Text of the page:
Hello, world!

This example introduces the fundamentals of loading content in ADK containers, all in one file.

Here is what the code does:

  1. Loads and configures the library. In this case we define a container called my-container which loads content from the builtin adk.hello provider.
  2. Creates a corresponding container element in the body which will display the loaded content.
  3. Attaches the library to the container element which causes the container to request content from the provider.
index.html
<!DOCTYPE html>
<html>
<head>
    <script>window.adk = window.adk || { cmd: [] }</script>
    <script async src="https://cdn.advisible.com/adk-1.10.5.js"></script>
    <script>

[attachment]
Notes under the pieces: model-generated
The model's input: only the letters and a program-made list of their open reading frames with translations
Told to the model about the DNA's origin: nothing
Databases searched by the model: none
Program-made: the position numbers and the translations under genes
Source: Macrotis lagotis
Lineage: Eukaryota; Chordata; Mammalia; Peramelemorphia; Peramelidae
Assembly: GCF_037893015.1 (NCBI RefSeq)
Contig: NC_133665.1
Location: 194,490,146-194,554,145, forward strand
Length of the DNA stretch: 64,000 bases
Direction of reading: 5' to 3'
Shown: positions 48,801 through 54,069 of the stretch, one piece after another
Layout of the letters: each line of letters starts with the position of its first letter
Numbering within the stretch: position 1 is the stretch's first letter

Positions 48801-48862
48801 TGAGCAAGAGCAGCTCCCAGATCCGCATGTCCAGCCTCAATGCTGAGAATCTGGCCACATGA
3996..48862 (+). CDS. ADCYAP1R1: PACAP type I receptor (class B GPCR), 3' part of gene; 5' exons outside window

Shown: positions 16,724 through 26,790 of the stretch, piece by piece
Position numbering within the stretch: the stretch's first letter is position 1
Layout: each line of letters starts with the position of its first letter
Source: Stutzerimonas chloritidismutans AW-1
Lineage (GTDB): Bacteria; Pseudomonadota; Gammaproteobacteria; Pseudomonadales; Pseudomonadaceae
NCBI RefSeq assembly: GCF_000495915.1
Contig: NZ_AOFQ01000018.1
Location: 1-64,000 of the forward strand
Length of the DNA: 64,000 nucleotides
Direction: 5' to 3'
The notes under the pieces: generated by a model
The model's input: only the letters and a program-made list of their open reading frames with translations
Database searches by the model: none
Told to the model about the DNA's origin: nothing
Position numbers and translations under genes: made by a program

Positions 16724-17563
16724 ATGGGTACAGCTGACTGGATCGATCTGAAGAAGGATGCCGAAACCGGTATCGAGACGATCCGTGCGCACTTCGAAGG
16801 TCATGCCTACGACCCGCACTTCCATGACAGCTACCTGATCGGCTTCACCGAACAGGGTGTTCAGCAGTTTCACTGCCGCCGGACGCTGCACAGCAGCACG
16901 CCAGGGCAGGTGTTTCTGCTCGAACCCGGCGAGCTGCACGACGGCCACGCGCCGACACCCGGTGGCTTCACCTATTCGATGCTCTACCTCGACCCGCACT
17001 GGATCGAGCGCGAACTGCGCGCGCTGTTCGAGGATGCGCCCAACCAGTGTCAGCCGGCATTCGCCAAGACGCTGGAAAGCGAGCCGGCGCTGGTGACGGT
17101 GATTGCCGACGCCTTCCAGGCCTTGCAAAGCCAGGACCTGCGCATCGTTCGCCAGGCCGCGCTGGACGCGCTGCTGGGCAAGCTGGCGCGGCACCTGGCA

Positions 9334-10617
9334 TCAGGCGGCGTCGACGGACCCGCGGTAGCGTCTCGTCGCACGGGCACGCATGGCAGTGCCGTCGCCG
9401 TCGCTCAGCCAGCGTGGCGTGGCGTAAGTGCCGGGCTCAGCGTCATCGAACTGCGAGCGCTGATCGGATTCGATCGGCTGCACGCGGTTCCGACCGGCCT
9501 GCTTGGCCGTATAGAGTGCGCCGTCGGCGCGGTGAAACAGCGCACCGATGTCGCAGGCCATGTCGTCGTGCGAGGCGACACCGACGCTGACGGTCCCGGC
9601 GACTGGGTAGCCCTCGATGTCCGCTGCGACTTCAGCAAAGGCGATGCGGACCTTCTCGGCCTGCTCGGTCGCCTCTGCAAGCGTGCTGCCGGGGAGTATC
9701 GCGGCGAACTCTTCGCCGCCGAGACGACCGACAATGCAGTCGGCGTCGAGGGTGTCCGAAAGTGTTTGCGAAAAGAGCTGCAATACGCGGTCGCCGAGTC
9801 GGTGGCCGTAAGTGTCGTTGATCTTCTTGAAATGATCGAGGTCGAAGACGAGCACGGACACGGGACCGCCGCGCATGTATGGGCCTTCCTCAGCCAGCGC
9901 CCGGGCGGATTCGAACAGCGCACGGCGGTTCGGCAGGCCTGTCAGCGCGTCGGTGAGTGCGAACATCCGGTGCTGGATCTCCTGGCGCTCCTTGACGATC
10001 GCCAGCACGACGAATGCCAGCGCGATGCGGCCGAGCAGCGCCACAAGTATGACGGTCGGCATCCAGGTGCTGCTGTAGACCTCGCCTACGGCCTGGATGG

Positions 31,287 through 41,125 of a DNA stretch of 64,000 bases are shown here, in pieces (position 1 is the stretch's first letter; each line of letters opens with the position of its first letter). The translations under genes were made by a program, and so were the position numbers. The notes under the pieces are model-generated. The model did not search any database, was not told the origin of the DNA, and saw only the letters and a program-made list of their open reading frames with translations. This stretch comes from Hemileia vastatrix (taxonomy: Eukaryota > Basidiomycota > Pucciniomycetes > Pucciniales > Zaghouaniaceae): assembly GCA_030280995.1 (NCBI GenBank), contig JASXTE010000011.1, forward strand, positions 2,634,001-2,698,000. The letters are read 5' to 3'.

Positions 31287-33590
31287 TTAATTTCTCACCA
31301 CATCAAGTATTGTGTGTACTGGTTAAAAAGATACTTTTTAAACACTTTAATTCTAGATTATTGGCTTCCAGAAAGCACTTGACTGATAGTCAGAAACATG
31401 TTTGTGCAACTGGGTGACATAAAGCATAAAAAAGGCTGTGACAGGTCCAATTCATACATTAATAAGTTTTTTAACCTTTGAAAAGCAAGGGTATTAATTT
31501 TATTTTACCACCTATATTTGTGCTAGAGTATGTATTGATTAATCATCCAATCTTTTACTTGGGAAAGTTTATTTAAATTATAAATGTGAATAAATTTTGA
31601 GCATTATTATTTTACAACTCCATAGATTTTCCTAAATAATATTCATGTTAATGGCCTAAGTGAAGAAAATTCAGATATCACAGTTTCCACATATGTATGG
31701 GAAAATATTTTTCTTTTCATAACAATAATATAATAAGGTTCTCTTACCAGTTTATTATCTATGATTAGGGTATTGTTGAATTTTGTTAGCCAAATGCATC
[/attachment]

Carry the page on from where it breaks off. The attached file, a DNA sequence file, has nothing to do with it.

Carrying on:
adk.cmd.push(function () {
            adk.config()
                .addContainer('my-container', adk.container.config()
                    .provider('adk.hello'))
                .apply()
                .init(advisibleID) // use your Advisible ID here
        })
    </script>
</head>
<body>
    <div data-adk-container="my-container"></div>
    <script>
        adk.cmd.push(function () {
            adk.container.attach()
        })
    </script>
</body>
</html>

Note. The init call in the code above has a parameter advisibleID that is not defined. If you do not yet have an Advisible ID, feel free to evaluate the library by just omitting the parameter.

Result

The result may not look much. It's just a colored box not doing anything. However, in the following examples we will show you how the container abstraction opens a toolbox for making professional ad integrations.

But let's start with some refactoring.